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Alfred Kumalo, photographer who depicted apartheid

ALFRED KUMALOThemba Hadebe/Associated Press

JOHANNESBURG — Alfred Kumalo, a South African photographer whose work chronicled the brutalities of apartheid and the rise of Nelson Mandela, died of renal failure in a Johannesburg hospital late Sunday, the ruling party said Monday. He was 82.

The African National Congress described Mr. Kumalo as a ''rare and significant talent that was pivotal in raising social consciousness and exposing the brutality of the apartheid administration.''

Mr. Kumalo, whose work graces museum walls across South Africa, was perhaps best known for his photos of Nelson and Winnie Mandela as a young couple. The photographer's career ''mirrored the rise in Mr. Mandela's political career,'' said the Nelson Mandela Center of Memory. The center said Mr. Kumalo captured ''many of the historic events in which [Mandela] played a key role.''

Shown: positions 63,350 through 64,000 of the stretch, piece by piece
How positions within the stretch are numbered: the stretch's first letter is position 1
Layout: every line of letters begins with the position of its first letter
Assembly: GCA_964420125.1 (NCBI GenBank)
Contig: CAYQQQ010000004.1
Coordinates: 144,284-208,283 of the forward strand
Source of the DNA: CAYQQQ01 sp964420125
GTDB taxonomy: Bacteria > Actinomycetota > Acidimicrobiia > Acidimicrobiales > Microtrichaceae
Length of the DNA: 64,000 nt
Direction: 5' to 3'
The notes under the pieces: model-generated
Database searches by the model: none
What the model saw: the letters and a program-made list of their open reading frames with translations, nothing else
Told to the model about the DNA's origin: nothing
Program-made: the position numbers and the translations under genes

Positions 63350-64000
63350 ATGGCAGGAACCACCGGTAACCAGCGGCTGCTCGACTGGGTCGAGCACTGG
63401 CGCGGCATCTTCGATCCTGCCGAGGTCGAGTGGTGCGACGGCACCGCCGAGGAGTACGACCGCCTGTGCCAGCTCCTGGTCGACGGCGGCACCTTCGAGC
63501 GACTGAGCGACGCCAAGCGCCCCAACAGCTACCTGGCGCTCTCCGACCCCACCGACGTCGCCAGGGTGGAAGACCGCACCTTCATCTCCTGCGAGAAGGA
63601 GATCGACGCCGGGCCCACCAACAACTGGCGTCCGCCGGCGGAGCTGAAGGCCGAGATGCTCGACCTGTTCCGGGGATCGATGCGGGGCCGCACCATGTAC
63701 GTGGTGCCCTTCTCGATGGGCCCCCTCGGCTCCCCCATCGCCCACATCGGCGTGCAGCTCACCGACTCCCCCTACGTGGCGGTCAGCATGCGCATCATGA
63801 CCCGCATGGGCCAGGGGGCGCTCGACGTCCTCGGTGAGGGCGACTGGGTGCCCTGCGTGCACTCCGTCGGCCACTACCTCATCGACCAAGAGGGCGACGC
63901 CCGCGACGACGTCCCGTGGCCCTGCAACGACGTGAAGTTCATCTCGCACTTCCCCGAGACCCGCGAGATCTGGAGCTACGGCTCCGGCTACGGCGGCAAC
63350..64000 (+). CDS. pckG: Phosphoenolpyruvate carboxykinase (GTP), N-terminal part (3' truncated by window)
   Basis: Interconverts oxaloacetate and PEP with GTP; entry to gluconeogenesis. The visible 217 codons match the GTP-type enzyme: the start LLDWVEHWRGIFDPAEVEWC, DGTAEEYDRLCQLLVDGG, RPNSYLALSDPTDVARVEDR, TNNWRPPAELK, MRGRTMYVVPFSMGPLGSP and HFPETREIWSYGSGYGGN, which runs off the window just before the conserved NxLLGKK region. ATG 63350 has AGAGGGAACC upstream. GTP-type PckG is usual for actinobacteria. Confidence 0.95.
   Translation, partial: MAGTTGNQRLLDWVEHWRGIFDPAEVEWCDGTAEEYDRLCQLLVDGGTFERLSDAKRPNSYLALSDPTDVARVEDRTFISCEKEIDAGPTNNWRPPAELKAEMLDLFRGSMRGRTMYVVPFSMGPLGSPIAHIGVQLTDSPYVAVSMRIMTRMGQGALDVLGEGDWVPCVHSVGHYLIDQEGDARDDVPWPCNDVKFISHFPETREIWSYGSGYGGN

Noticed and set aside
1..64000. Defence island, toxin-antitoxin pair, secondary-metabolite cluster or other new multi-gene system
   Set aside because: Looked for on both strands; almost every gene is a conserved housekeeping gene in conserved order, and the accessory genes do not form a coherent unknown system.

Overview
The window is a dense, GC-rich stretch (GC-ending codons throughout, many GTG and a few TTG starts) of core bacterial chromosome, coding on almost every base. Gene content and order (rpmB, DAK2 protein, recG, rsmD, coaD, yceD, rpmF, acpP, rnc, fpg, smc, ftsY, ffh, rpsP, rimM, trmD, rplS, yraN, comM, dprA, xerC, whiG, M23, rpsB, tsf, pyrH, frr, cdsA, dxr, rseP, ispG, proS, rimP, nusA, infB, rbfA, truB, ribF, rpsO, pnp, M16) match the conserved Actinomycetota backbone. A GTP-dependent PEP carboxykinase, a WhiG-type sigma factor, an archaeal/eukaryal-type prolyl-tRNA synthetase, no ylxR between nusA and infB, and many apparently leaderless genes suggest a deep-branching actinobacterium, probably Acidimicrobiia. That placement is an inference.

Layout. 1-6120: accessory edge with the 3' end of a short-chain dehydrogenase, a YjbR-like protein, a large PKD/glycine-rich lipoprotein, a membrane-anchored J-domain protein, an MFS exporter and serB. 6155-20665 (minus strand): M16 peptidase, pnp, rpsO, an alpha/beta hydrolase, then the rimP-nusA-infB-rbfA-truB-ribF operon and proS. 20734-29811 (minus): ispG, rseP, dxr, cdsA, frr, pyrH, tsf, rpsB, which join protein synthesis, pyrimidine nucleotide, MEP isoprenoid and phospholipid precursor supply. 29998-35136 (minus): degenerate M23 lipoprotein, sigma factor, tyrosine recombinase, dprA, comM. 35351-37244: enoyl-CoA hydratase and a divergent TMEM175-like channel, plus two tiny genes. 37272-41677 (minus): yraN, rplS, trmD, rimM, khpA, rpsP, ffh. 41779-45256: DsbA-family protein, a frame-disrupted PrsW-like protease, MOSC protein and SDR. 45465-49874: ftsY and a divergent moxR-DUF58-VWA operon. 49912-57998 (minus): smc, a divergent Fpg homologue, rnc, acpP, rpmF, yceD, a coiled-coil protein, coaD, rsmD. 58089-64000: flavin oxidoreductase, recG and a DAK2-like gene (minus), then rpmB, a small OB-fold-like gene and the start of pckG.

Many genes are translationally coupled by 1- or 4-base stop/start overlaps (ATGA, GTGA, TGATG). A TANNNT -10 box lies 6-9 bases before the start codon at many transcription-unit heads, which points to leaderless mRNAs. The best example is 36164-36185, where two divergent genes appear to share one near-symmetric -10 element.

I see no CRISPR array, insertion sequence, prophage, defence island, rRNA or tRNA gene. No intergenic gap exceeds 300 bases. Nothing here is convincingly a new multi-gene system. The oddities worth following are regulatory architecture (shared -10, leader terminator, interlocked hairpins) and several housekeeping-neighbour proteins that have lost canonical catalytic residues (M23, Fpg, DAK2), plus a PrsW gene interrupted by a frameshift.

Mr. Kumalo, who started working as a photographer in 1951, first gained prominence at the renowned Drum magazine, a sophisticated publication that covered black life at a time when apartheid was intensifying its assault on black culture. He covered the Rivonia trial, in which Mandela was sentenced to life imprisonment, and was present again in 1994 when the antiapartheid icon was sworn in as South Africa's first black president.

Mr. Kumalo had most recently started a photography school for poor children in Soweto, the scene of some of his best work over the years. There is also a Kumalo Museum of Photography in Soweto.